Ask the student to use the slope triangles drawn in the diagram to write expressions for the slope of each line. Guide the student to understand that since the slopes are equal that leads to the proportionality of the sides. Make sure the student understands that this needs to be explicitly stated in the proof.
Address any misuses of notation (e.g., confusing measures of angles with their names, naming an angle with one letter when three letters are required, or writing similarity symbols incorrectly).
Provide the student with a diagram that includes a pair of lines with equal slopes along with appropriately drawn transversals. Ask the student to use similar triangles to write a complete and convincing mathematical argument that shows the two lines are parallel. 
Almost There 
Misconception/Error The student provides a correct response but with insufficient reasoning or imprecise language. 
Examples of Student Work at this Level The student sketches lines a and b and draws two transversals to form slope triangles. The student writes a proportion to show that the two triangles are similar, and uses the similarity to conclude that that the corresponding angles are congruent, but:
 Misuses notation.
 Neglects to state that VWX and XYZ are corresponding angles of similar triangles and are, therefore, VWX XYZ.
 Provides an incorrect justification (e.g., justifies the congruence of two vertical angles by citing the definition of vertical angles).

Questions Eliciting Thinking There is a small error in your proof. Can you find it?
Why are the lines parallel? Did you state that in your proof? 
Instructional Implications Provide feedback to the student concerning any errors made and allow the student to revise his or her proof.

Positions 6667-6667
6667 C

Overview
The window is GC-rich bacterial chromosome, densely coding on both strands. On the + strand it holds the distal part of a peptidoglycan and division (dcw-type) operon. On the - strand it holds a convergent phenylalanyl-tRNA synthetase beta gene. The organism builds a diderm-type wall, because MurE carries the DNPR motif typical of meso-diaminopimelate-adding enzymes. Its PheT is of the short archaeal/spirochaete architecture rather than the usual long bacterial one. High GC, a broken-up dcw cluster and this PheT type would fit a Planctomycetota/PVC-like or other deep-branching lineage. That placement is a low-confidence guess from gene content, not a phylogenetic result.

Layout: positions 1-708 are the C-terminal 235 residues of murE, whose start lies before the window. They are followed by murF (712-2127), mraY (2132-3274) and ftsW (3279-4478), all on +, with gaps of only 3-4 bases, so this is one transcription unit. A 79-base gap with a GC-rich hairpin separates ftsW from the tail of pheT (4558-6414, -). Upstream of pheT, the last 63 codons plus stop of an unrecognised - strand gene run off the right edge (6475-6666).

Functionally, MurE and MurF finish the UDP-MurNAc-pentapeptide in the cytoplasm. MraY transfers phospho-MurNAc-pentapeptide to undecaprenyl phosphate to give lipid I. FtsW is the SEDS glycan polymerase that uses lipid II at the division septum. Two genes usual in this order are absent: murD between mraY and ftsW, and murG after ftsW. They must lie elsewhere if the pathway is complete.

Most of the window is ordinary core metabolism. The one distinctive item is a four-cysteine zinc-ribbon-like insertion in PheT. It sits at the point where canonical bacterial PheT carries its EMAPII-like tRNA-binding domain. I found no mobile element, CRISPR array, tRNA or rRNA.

Address any misuses of notation (e.g., confusing measures of angles with their names, naming an angle with one letter when three letters are required, or writing similarity symbols incorrectly).
Challenge the student with the MFAS tasks Proving Slope Criterion for Parallel Lines  One (GGPE.2.5), Proving Slope Criterion for Perpendicular Lines  One (GGPE.2.5), or Proving Slope Criterion for Perpendicular Lines  Two (GGPE.2.5). 
Got It 
Misconception/Error The student provides complete and correct responses to all components of the task. 
Examples of Student Work at this Level The student provides a complete proof with justification such as:
Given lines a and b, draw a vertical and a horizontal transversal that intersect each other between the lines as shown in the diagram. The slope of line a can be given as and the slope of line b can be given as . Since the slopes are equal (by assumption), then = . Also VXW YXZ by the Vertical Angle Theorem so that VXW ZXY by the SideAngleSide Similarity Theorem. Since VWX and XYZ are corresponding angles of similar triangles, VWX XYZ. Consequently, line a is parallel to line b (by the converse of the Alternate Interior Angles Theorem).

Questions Eliciting Thinking Is there another method you could have used to prove that lines with the same slope are parallel?
Were there any statements in your proof that you did not really need? 
Instructional Implications Ask the student to devise a coordinate geometry proof to show that lines with the same slope are parallel.
Challenge the student with MFAS tasks Proving Slope Criterion for Parallel Line  One (GGPE.2.5), Proving Slope Criterion for Perpendicular Lines  One (GGPE.2.5), or Proving Slope Criterion for Perpendicular Lines  Two (GGPE.2.5).